Reality TV Not So Real

Fear FactorI hate reality television for a number of reasons. The first is a worker’s complaint: there is far less use of writers. (But don’t kid yourself: reality shows use writers just as game shows—which are just the oldest form of reality shows—use writers.) Another complaint is that all reality shows depend upon producers working behind the scenes to enhance the reality. Thus: reality shows are anything but reality. Yet another problem is that despite the writers and the producers, very often nothing actually happens on these shows. And thus they depend upon the editing and music departments.

Voice-over with low, somber strings. “Will Tim’s right testicle fall off?” Close-up of Tim. “Ouch!” he exclaims. The strings build. “Find out when we return.”

Or something like that.

I have long wondered why people would publicly humiliate themselves by going on reality shows. Friends have suggested that the real attraction of participating in these shows is the money. But they think this because they don’t understand that acting is a winner take all market—one in which those at the top make huge amounts of money but the rest make very little. To give you one example, when Robert Downey Jr. was down and out, he was paid only a half million dollars to star in the first Iron Man film. But after the success of that movie and Sherlock Holmes, he was paid $12.5 million for Iron Man 2 (a much worse film).

How much do people get paid for being on a reality show? According to AskVille [Amazon link dead], participants make between $750 and $5,000 per episode. For fulltime shows where the cameras are around all the time, the pay is normally $750 to $900 per week. Obviously, these people are not getting rich. Stars get paid more, of course. Donald Trump got $100,000 per episode for the second season of The Apprentice.[1] Celebrities on Dancing With the Stars can make up to a quarter million dollars if they last all the way to the end. In general, stars (and that’s pretty broadly defined these days) make between $10,000 and $25,000 per episode of any given reality show.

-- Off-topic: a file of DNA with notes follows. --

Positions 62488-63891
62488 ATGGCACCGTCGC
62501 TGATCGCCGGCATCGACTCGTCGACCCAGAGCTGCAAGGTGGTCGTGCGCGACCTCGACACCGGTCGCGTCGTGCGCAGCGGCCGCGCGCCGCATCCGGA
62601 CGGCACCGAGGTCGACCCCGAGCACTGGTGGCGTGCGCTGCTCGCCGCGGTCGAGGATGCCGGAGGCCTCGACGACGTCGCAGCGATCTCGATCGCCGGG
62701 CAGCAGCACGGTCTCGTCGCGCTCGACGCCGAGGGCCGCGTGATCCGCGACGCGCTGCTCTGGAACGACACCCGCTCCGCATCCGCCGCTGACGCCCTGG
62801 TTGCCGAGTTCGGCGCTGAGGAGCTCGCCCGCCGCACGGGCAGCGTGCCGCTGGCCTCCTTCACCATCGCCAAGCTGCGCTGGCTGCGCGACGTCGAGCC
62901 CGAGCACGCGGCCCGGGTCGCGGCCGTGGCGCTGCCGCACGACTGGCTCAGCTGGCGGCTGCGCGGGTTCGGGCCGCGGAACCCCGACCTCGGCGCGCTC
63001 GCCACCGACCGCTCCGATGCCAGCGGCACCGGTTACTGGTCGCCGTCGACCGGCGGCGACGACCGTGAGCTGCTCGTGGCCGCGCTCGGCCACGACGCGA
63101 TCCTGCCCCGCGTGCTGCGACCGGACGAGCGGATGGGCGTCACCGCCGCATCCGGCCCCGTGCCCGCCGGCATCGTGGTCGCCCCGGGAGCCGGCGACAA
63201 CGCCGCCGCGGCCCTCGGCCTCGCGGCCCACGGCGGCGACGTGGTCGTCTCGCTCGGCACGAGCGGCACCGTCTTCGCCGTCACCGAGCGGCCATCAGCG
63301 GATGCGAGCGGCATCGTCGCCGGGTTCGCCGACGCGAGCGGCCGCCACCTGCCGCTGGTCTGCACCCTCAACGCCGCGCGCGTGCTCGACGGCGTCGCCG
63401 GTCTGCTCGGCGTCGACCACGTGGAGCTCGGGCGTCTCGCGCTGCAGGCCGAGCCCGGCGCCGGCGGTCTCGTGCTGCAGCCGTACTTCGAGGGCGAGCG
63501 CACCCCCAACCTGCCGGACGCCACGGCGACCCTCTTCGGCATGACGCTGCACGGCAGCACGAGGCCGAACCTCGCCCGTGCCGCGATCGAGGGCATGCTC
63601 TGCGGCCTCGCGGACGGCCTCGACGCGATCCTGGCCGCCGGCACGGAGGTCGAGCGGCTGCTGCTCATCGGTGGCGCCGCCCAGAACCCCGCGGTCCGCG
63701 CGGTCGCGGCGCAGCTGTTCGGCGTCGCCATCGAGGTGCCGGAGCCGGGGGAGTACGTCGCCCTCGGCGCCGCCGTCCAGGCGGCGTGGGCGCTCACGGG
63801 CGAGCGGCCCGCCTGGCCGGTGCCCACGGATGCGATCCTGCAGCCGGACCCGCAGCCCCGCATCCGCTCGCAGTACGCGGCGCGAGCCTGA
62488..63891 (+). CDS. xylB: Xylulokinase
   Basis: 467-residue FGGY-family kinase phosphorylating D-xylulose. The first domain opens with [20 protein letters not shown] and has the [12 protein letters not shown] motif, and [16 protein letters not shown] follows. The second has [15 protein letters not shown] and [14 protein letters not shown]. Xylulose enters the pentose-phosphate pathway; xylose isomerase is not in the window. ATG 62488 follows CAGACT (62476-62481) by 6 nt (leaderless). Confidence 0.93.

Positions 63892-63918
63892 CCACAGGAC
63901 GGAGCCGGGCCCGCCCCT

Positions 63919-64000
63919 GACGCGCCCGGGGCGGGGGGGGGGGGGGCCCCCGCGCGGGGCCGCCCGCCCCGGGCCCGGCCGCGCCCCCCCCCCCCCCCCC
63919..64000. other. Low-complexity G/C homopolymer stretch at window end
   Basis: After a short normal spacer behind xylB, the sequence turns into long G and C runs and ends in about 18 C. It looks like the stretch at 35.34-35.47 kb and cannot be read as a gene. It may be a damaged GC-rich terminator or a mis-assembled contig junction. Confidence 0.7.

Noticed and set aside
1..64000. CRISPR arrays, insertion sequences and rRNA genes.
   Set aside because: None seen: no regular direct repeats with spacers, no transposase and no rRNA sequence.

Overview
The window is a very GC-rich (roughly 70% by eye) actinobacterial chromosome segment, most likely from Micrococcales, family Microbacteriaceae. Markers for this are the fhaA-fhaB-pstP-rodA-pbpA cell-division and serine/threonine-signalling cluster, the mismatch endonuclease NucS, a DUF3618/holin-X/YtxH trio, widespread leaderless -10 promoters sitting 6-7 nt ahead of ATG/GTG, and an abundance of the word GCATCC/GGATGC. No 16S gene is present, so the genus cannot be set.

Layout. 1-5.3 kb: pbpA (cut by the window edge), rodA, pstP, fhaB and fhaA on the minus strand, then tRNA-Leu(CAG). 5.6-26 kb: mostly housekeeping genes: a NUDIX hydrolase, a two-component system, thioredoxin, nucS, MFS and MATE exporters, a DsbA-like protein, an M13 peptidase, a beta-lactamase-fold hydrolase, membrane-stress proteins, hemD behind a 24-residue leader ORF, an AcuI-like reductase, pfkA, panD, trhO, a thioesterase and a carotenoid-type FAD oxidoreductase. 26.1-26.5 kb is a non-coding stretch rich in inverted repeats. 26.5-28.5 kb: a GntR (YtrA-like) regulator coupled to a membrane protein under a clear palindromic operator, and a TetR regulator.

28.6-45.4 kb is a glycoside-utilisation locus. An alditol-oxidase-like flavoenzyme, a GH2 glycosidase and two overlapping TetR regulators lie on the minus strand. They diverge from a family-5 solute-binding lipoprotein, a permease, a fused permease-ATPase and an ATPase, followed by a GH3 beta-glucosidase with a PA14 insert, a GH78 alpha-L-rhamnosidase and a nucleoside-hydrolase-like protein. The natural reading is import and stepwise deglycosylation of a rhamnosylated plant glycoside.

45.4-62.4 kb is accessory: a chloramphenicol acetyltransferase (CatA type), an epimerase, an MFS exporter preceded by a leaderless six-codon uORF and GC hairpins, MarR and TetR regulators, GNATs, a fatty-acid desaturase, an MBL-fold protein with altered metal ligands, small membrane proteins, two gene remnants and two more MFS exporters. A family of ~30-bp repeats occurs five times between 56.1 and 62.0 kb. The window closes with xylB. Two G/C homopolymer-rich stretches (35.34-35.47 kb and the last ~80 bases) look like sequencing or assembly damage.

So if it isn’t the money, why do non-stars go on reality shows? I think that Will Wilkinson nails it: vanity. And there is a real problem here: it makes us look a lot worse than we are.

Reality TV selects for vain, emotionally volatile extroverts. Fear Factor doesn’t prove that, as a general matter, Americans will eat bugs for money. It proves that Americans who won’t eat bugs for money don’t show up at casting calls for Fear Factor… [I]t does suggest that America contains a huge number of vain, emotionally volatile extroverts.

I still think it speaks poorly of us that we watch this kind of stuff. But it is no worse than the parade of outrage that we get 24/7 on Fox News. Sure, the entertainment providers make matters worse, but there is something deep inside us that wants to gawk at the worst that we are.


[1] With $100,000, I could pretty much retire—that’s the kind of life I lead. But this kind of money shows without a doubt that Trump is lying when he says he is a billionaire. He would have to do The Apprentice for 500 years to make a billion dollars.

Ostentatious Religiosity Should Be Laughed At

If it weren’t for his ostentatious religiosity, I doubt that anyone would know who Tim Tebow was. So it is ironic that there is such an uproar when there is a little push back against his annoying public displays of religious faith. Bill Maher’s tweet was right on target: “Wow, Jesus just fucked Tim Tebow bad! And on Xmas Eve! Somewhere in hell Satan is tebowing, saying to Hitler ‘Hey, Buffalo’s killing them.'” I mean, what is all that on-field praying all about anyway?

I don’t think anyone really cares about Tebow’s prayers. But they do care about how much positive attention he gets for it. Yeah, the guy is very religious. Do we care? No we don’t. Just shut up about it! And if he were of any other faith, all those who applaud him would be making fun of him. Just like Saturday Night Live: